What to drink in 2018

New finds to look out for and vintages coming on stream in the next 12 months

Head of Buying, Pierre Mansour

Our Head of Buying, Pierre Mansour, tells us what we should be exploring and enjoying in the year ahead with his guide to what to drink in 2018.

Whether you love a classic French red or something more ground breaking from less usual winelands, 2018 has plenty of delicious drinking in store so we've rounded up Pierre's recommendations below and included a mixed case for those that want to try a selection.

Browse Pierre’s recommendations in our Exploration page & read on for more of his insights.

Society buyers are driven by a constant curiosity to find the best-tasting wines from around the world, inspired by the thrill of a new discovery, a new vintage or an exciting new wine style, always using a discerning eye to ensure the focus puts quality first. So here I've split my recommendations into two sections: the first highlights vintages to drink from the classic regions, the second part puts the spotlight on some of the more ground-breaking and inventive wines that are at the cutting edge of the wine world.

Part 1 – Coming on strong: vintages that are hitting their stride from across Europe

Bordeaux: the 2016 and 2015 vintages are great for petits châteaux, with plenty of ripe fruit and soft tannins – they are immediately appealing and provide plenty of pleasure. The more up-scale wines from those vintages are still too young to broach.

The 2011s, which were a little firm when first bottled, are starting to show their colours - it's a traditional vintage in the good sense, with the left bank wines showing attractive savoury character. 2012 produced charming, less structured wines than 2011, offering supple fruit and lovely freshness. The 2010s are showing well at the mid-price level but the majority of the more senior wines from this great vintage will benefit from further bottle age. The 2009s are beautiful now, with generous texture and bags of class. Going back further, 2007 and 2004 are still delicious, as are 2001 and 2000.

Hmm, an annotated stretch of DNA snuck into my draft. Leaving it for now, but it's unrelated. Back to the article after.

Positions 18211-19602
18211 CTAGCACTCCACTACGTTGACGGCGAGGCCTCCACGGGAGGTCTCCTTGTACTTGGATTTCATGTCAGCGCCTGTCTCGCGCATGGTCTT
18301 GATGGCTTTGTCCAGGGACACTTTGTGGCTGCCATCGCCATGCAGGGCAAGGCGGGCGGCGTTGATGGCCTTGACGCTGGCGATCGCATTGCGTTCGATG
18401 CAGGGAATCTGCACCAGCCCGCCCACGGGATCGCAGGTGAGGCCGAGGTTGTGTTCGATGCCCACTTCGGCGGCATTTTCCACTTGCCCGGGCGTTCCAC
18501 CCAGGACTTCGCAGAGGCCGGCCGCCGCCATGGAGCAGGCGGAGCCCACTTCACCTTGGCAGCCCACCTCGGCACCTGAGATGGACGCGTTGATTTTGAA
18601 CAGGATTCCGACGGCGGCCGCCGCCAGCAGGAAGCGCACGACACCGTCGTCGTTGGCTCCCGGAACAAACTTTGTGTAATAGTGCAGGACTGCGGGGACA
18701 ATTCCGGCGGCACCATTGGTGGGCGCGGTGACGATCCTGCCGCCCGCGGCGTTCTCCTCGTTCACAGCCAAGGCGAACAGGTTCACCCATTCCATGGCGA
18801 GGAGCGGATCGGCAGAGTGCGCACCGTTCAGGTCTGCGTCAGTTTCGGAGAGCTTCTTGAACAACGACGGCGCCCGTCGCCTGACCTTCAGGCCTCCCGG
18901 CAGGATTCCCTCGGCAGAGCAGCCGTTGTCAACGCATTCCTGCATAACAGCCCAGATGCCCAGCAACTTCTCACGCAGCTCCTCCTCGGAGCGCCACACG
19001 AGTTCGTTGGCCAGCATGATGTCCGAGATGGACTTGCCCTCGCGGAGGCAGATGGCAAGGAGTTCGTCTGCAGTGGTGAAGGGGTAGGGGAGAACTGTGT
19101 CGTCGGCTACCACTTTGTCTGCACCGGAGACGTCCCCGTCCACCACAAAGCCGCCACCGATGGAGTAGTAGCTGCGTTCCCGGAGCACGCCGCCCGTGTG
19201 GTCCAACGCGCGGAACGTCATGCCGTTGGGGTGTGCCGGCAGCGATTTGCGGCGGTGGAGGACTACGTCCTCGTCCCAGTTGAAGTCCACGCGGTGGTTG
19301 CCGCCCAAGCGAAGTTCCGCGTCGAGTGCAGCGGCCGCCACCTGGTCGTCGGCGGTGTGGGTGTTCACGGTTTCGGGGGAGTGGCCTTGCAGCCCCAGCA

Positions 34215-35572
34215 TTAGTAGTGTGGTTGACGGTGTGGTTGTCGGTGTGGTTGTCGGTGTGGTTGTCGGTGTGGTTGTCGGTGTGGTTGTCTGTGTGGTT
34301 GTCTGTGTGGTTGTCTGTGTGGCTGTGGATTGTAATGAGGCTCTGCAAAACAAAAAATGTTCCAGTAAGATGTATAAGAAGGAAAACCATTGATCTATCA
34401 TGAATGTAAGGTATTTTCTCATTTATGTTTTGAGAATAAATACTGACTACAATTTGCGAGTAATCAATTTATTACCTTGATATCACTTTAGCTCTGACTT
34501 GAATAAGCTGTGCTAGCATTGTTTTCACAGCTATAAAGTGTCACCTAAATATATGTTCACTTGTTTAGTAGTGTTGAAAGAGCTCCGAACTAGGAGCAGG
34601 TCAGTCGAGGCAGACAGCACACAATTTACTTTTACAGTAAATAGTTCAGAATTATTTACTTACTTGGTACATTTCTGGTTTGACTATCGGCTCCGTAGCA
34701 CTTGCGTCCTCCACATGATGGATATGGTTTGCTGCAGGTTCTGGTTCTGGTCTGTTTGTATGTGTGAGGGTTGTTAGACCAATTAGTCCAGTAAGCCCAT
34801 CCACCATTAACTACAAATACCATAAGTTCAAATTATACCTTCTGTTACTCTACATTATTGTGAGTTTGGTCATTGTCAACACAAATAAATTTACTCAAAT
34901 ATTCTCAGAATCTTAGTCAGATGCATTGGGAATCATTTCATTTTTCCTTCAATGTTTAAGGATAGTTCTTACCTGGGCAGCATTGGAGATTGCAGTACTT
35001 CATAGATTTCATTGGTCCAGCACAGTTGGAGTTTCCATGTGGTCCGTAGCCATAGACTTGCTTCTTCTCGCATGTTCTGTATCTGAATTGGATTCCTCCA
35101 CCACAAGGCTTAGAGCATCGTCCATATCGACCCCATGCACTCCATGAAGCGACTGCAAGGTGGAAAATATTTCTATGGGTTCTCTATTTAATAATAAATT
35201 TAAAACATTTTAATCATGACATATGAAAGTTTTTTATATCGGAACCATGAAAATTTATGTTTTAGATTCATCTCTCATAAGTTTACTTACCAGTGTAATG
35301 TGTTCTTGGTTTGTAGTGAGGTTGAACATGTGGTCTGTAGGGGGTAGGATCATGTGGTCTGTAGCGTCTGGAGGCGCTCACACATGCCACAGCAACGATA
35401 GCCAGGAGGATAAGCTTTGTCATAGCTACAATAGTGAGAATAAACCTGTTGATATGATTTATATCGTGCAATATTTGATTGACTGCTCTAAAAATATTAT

White Burgundy & Beaujolais: there has been a succession of lovely white Burgundy vintages and 2014 is perhaps the pick of them all. 2012 and 2015 are a little richer while 2011, 2013 and 2016 are a little fresher, but all are delicious. In Beaujolais, the 2016s have everything you could hope for with freshness, juicy perfumed fruit and lovely balance. We will be doing a 2016 Cru Beaujolais offer later in the spring which all lovers of fine Beaujolais should consider buying from.

Beaujolais – a great success in 2016. Look out for our offer later in the spring. Beaujolais – a great success in 2016. Look out for our offer later in the spring.

In the northern Rhône, the 2005s, in their shell for so long, are now beginning to be approachable and giving pleasure. With ten years under their belt, the 2008s are at their peak and won't improve anymore so drink up over the next two or three years. In the south, 2006 and 2007 are super vintages for drinking now.

In the Loire, the top 2014 & 2015 cabernet franc reds are starting to drink well and, if you are lucky to still have some 2009 reds they are now at their peak.

In Alsace, 2008 is the pick of the bunch while the best of the excellent 2010s are still a little young. There are of course superb 2015s for early drinking too.